l. Additive container means for supplying an additive material to a closed container, comprising a hollow body member containing an additive material chamber that defines at one end an end wall containing a through opening, said body member including a tubular extension that communicates at one end with said opening and extends longitudinally from said end wall;

conduit means connected at one end with the other end of said tubular extension, said conduit means having at its free end. a pointed extremity; and

closure means connected with the other end of saidbodyImember for closing said chamber, said closure means being manually operable relative to said body member to effect the flow of fluid,

through said tubular extension, said closure means including a resilient dome-shaped closure member adapted for repeated manual deformation and release to pump fluid through said tubular extension, said closure member being further deformable upon progressive insertion within the chamber of said body member to define a piston for forcing fluid from said chamber outwardly through said tubular extension.

2. Additive container means for supplying an additive material for mixing with a parenteral solution con- I tained in a dispensing container, comprising a hollow body member containing an additive material chamber that defines at one end an end wall containing a-through opening, said body member including a tubular extension that communicates at one end with said opening andextends longitudinally from said end wall;

conduit means connected atone end with the other end of said tubular extension, said conduit means having at its free end a pointed extremity; and

closure means connected with the other end of said body member for closing said chamber, said closure means including a resilient dome-shaped closure member adapted for repeated manual deformation and release to effect the flow of fluid through said tubular extension, said closure member" beingfurther deformable upon progressive insertion within the chamber of said body member to define a piston for forcing fluid from said chamber outwardly through said tubular extension.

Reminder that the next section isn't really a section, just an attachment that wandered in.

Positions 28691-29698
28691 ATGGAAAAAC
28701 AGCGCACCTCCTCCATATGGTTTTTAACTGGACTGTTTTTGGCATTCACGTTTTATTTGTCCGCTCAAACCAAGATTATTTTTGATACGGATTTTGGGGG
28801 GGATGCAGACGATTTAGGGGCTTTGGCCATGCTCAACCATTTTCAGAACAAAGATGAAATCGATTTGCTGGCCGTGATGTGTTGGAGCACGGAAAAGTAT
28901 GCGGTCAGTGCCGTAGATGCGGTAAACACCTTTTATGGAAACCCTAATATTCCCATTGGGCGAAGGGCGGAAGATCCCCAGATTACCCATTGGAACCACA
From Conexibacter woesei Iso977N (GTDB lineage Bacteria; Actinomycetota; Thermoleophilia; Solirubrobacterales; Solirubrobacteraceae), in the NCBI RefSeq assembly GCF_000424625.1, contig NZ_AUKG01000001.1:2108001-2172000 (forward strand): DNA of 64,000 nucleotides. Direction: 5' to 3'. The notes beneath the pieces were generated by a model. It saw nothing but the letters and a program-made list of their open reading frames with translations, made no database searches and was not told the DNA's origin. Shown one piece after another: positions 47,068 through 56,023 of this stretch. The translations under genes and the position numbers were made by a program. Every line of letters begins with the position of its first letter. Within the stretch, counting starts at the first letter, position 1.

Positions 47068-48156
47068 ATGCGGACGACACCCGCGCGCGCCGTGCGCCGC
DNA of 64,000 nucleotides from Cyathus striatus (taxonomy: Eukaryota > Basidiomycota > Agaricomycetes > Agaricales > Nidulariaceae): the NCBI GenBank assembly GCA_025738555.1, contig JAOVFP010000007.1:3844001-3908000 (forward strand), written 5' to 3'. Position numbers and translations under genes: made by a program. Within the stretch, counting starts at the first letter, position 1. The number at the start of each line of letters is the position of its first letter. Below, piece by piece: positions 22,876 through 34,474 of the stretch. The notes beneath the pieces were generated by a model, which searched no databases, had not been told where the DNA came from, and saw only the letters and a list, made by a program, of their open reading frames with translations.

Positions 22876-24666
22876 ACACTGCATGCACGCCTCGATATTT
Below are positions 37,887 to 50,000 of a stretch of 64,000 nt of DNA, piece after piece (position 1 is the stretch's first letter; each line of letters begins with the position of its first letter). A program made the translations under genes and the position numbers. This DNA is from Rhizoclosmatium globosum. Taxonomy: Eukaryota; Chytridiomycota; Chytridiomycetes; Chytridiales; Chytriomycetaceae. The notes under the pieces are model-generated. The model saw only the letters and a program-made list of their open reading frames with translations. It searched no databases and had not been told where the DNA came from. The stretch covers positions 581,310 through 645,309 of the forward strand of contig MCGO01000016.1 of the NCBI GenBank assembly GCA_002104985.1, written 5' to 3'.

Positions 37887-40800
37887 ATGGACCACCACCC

3. Additive container means for supplying an additive material to a closed container, comprising a hollow body member containing an additive material chamber that defines at one end an endwall containing a through opening, said body member including a tubular extension that communicates at one end with said opening and extends longitudinally from said end wall;

conduit means connected at one end with the other end of said tubular extension, said conduit means having at its free end a pointed extremity; and

closure means connected with the other end of said 'body member for closing said chamber, said closure means being manually operable relative to said body member to effect the flow of fluid through said tubular extension, said closure means including a resilient dome-shaped closure member adapted for repeated manual deformation and release to pump fluid through said tubular extension, said closure member having a dome-shaped central portion that extends outwardly from said body member, said closure member further including an annular beaded portion having adjacent said body member an annular surface in engagement with the end surface of said body member, said annular beaded portion including also an annular flange portion that extends inwardly within said body member chamber in sealed engagement with the sidewall of said body member.

4. Apparatus as defined in claim 3, wherein the sidewall portion of said closure member contains an annular portion of reduced thickness concentrically arranged within and spaced from said annular beaded portion, said portion of reduced thickness defining on adjacent sides thereof a relatively thick portion that insures uniform deformation of said closure member during the pumping operation thereof.

5. Apparatus as defined in claim 4, wherein the thickness of said annular beaded portion is relatively small with regard to that of said annular flange portion, whereby said closure member is deformable upon progressive insertion within said body member to define the piston portion of a syringe for forcing fluid from said chamber outwardly through said tubular extension.

6. Apparatus as defined in claim 4, wherein the thickness of said annular beaded portion is substantially greater than that of said annular flange portion.

7. Apparatus as defined in claim 6, wherein said annular beaded portion contains on its outer periphery a plurality of circumferentially spaced slots that define therebetween a plurality of radial projections adapted for engagement with the free extremity of the open end of said body member, whereby said closure member is deformable upon progressive insertion within said body member to define the piston portion of a syringe for forcing fluid from said chamber outwardly through said tubular extension.